LONDON: Another Pakistani taxi driver has lost life to the novel coronavirus in South London, becoming the second Pakistani taxi driver to lose his life to the deadly virus within a week.
Zeeshan Ahmed, 27, passed away at St. George Hospital in Tooting. Speaking to Geo News, his father Mohammad Iqbal Gondal described his only son as a “shaheed (martyr)” who has left behind two sons, both under the age of five.
Zeeshan Ahmed came to the UK in 2014 with his parents from Sargodha and was based in Tooting Bec. He started to feel symptoms of the virus from April 1 and began to self-isolate at home before his health became critical and was taken to the St George’s Hospital on 10th April.
He was shifted to the ventilator for six days but unfortunately lost the battle of his life to the viral disease. There is still no clarity as to how he contracted the disease, Mohammad Iqbal Gondal said.
Mohammad Iqbal Gondal, 60, also suffered from a mild version of COVID-19, but his health situation didn’t deteriorate and started improving within ten days.
“He was my only child. He was my whole world. The pain is indescribable. I consider him a martyr who lost his life fighting this disease. I will remember him as a shaheed. He was everything to me and my wife and we have lost everything and in such a tragic way. My son had so many dreams and he wanted to live and enjoy life,” the grieving dad said.
Taxi Union United Private Hire Drivers said in a statement: “Zeeshan Ahmed, a fellow London Uber driver passed away today in St George’s hospital (Tooting) from Corona virus. He had two very young kids. Our deepest condolences to family.”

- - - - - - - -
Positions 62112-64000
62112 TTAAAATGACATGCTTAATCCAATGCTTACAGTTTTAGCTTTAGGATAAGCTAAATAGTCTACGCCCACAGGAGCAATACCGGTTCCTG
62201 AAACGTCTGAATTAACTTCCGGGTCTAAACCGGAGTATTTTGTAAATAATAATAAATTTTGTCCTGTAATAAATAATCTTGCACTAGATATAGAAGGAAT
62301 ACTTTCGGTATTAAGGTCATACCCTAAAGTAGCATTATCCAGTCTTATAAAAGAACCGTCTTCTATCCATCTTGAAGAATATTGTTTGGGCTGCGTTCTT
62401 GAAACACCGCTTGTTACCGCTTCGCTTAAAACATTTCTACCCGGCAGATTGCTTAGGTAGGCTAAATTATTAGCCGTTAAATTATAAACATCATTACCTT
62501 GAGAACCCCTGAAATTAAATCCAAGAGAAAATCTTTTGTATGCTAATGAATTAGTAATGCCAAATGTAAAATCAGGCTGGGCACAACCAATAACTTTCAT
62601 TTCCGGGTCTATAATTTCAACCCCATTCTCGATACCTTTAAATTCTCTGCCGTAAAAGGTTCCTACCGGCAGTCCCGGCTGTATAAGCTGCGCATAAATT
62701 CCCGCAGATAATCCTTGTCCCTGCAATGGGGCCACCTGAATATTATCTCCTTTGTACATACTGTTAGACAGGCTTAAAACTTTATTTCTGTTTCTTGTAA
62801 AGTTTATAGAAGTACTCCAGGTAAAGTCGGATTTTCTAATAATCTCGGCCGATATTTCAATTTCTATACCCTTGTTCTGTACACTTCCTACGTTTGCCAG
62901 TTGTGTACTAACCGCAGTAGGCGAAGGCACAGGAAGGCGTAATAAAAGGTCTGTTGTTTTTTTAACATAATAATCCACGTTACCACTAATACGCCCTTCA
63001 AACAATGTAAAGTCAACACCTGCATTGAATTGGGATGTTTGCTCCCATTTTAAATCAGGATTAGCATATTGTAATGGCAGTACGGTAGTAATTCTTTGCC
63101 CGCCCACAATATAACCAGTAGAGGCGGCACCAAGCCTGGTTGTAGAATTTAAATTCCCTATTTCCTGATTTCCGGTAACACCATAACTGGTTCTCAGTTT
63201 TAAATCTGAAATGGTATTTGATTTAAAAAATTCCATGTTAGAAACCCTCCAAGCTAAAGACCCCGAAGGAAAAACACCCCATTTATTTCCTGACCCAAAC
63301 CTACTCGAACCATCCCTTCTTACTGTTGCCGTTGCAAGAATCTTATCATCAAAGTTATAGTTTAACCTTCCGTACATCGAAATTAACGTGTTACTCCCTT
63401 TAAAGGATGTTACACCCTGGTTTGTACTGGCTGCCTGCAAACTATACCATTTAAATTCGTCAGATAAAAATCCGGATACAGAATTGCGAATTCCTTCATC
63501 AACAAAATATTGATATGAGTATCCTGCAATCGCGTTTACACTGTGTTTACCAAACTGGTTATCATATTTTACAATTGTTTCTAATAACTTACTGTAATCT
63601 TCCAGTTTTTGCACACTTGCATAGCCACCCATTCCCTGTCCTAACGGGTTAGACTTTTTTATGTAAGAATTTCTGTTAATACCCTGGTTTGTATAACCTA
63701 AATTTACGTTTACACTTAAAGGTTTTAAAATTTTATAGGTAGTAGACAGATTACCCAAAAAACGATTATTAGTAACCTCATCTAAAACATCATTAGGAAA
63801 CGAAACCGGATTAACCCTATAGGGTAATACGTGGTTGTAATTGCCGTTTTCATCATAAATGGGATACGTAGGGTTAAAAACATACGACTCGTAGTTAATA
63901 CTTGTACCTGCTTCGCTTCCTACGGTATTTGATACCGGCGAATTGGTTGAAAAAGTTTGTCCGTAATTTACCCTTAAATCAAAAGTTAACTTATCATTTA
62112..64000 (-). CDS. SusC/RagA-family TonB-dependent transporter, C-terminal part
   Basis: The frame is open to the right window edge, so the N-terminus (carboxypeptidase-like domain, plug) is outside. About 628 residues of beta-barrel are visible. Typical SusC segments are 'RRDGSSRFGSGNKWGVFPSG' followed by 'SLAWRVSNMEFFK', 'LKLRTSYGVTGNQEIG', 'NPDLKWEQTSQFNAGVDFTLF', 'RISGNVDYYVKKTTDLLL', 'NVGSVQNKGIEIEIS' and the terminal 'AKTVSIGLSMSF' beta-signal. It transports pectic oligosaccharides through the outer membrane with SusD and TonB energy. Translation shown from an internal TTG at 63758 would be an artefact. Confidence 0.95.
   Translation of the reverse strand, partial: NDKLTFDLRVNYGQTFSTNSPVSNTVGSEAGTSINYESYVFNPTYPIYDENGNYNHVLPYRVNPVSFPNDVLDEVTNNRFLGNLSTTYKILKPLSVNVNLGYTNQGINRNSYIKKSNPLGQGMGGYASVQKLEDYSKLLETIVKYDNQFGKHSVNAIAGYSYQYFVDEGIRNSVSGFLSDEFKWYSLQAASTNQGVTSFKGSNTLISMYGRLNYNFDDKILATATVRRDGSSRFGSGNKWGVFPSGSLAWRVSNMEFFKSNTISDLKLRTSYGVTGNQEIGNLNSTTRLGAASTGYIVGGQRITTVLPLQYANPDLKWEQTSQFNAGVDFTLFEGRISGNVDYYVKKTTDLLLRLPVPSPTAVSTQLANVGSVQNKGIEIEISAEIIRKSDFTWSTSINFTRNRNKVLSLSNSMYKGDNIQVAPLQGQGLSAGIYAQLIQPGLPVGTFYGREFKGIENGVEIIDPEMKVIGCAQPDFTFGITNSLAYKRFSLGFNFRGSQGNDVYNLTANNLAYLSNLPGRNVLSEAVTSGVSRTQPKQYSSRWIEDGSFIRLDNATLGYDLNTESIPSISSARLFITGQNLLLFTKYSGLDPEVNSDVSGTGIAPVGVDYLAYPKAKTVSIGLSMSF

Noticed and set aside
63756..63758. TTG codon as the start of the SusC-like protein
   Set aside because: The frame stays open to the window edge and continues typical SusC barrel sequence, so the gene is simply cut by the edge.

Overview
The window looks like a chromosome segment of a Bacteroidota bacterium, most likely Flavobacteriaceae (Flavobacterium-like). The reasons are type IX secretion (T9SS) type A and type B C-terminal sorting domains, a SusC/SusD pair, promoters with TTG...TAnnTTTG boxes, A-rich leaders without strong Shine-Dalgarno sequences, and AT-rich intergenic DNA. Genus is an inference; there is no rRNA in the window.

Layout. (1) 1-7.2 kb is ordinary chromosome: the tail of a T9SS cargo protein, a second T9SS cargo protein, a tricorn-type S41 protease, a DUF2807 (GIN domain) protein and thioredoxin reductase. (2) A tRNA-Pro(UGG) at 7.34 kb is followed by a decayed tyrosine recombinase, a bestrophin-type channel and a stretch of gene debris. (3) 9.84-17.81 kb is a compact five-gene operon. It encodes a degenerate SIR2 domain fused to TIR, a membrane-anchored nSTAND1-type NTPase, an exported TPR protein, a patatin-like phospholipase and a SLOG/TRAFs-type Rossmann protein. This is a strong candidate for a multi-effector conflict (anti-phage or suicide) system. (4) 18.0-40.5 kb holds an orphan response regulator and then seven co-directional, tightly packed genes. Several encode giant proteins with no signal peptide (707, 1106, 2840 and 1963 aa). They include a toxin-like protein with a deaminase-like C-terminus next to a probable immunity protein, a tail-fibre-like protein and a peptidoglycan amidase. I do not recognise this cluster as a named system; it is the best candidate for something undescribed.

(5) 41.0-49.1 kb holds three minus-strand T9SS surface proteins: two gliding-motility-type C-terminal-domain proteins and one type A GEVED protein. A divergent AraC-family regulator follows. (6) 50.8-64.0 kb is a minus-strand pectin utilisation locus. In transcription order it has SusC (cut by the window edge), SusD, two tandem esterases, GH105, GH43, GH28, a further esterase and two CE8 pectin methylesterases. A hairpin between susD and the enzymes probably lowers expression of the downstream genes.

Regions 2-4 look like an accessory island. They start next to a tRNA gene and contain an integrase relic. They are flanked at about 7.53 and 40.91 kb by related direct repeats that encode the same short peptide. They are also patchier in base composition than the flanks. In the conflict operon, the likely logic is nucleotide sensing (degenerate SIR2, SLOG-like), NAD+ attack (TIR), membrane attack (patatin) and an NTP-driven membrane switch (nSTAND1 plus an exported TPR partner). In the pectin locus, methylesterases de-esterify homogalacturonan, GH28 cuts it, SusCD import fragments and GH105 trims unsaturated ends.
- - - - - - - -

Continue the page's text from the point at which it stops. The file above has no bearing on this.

The other Pakistani driver to lose his life to the virus
Earlier, Ayub Akhtar, 33, a perfectly healthy taxi driver, had lost his life to the coronavirus in the same South London hospital. According to his family, Ayub complained of catching the deadly virus after a customer constantly coughed in his taxi.
Transport for London has not categorised taxi drivers as essential workers but have still allowed them to operate without any extra protective measures as other countries have implemented. The Netherlands has introduced a barrier between passengers and drivers but the same has not been implemented in the UK.
After the latest govt coronavirus briefing, it has been announced that the lockdown will be extended for a further 3 weeks as total cases in the UK exceed 103,000 with over 13,700 deaths.
‘Taxi drivers should stay home’
Qasim Rasul, a minicab driver who caught the virus while working, said he was in self isolation. “I’m self-isolating since 21st March. I have problems breathing, it’s gone into my lungs but I’m better now. I’ve applied for Universal Credit, hoping for some support from the government. I lose all my strength and taste. My advice to all taxi drivers is to stay home and avoid going to work. They don’t know how easy it is to catch this virus.”
Taxi drivers remain unaware of the precautions they should take to prevent the spread of the virus. Many of them are forced to work since they don’t have enough money to sustain their families. While some have applied for Universal Credit, they are still working because it will take at least a month for them to get their payments. Others continue to work because they are not citizens of the UK and cannot access state funds.
‘How can I survive like this?’
Mahmood Latif of Alphabet Cars said: “Due to the risk of COVID-19, many of our drivers aren’t coming to work. The ones who come for work can’t find any passengers.”
To tackle the economic threat caused by the virus, the HMRC has announced that it would cover up to 80% of the salaries of employees up to £2500, but many Uber drivers are left in a loophole since they are not considered employees, but as self-employed.
Another taxi driver, Khalil Ahmed said: “If hotels and pubs are closed then there will be no demand for taxis. I was out all night on Saturday but made only £8. How can I survive like this?”
Igniting opportunity and setting the world in motion. We’re building something people use every day. From how you get home from work, to how you eat meals, or how you move huge shipments of absolutely anything, the work we contribute moves the world a few steps forward. And that’s one of the best parts about working here—knowing that the work you do helps shape the future.